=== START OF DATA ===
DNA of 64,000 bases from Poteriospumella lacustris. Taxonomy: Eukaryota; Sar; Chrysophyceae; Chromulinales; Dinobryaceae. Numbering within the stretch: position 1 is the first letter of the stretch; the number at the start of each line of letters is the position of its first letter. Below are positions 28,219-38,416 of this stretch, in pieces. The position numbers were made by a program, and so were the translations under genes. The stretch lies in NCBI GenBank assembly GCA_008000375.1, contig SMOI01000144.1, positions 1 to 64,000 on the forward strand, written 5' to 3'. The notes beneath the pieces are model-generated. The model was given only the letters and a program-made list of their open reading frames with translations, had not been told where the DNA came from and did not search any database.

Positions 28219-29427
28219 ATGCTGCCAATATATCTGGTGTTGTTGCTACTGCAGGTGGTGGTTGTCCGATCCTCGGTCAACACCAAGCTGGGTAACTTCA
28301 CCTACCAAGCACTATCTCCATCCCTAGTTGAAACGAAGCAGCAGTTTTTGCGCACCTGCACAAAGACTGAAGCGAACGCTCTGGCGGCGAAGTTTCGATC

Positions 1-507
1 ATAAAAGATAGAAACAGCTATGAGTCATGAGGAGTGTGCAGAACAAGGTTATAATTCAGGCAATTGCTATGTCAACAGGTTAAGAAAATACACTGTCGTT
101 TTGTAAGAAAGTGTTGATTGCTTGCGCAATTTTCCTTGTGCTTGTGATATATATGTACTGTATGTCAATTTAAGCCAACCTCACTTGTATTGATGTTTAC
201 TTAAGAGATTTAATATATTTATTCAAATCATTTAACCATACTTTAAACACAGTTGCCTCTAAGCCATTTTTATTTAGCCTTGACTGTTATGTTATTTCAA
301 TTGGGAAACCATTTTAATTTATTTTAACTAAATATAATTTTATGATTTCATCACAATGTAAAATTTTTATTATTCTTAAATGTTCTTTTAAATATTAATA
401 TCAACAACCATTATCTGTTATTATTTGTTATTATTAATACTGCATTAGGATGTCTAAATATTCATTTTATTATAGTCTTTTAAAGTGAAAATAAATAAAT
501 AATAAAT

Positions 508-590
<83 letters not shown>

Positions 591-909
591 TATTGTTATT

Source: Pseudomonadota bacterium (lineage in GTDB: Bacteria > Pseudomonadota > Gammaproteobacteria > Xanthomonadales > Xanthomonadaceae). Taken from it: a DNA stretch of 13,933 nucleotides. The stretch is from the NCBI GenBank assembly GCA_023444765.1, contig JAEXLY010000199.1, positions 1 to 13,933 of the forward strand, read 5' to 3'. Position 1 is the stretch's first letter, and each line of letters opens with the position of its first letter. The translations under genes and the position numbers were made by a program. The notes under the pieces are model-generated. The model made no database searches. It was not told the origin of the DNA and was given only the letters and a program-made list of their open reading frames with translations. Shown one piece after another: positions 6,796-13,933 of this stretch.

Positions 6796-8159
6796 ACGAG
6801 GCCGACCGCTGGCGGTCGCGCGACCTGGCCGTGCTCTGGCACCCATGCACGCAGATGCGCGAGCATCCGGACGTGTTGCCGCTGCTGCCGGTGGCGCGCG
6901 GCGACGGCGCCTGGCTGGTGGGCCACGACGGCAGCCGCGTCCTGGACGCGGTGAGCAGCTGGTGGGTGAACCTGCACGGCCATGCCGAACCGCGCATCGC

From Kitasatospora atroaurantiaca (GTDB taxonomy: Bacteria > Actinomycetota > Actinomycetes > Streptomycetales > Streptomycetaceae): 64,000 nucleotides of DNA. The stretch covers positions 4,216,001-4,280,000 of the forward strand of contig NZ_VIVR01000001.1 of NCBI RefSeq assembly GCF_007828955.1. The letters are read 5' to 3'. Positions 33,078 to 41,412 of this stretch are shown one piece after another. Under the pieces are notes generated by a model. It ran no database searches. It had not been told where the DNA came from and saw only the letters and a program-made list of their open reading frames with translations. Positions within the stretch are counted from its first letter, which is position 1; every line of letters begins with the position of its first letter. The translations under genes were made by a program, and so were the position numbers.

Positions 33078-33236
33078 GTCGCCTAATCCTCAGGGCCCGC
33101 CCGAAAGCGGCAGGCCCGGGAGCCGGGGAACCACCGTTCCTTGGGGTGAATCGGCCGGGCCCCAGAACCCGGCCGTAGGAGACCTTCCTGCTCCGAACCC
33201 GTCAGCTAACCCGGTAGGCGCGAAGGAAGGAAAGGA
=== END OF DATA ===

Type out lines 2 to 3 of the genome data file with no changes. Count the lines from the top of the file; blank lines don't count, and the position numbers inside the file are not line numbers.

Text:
Positions 28219-29427
28219 ATGCTGCCAATATATCTGGTGTTGTTGCTACTGCAGGTGGTGGTTGTCCGATCCTCGGTCAACACCAAGCTGGGTAACTTCA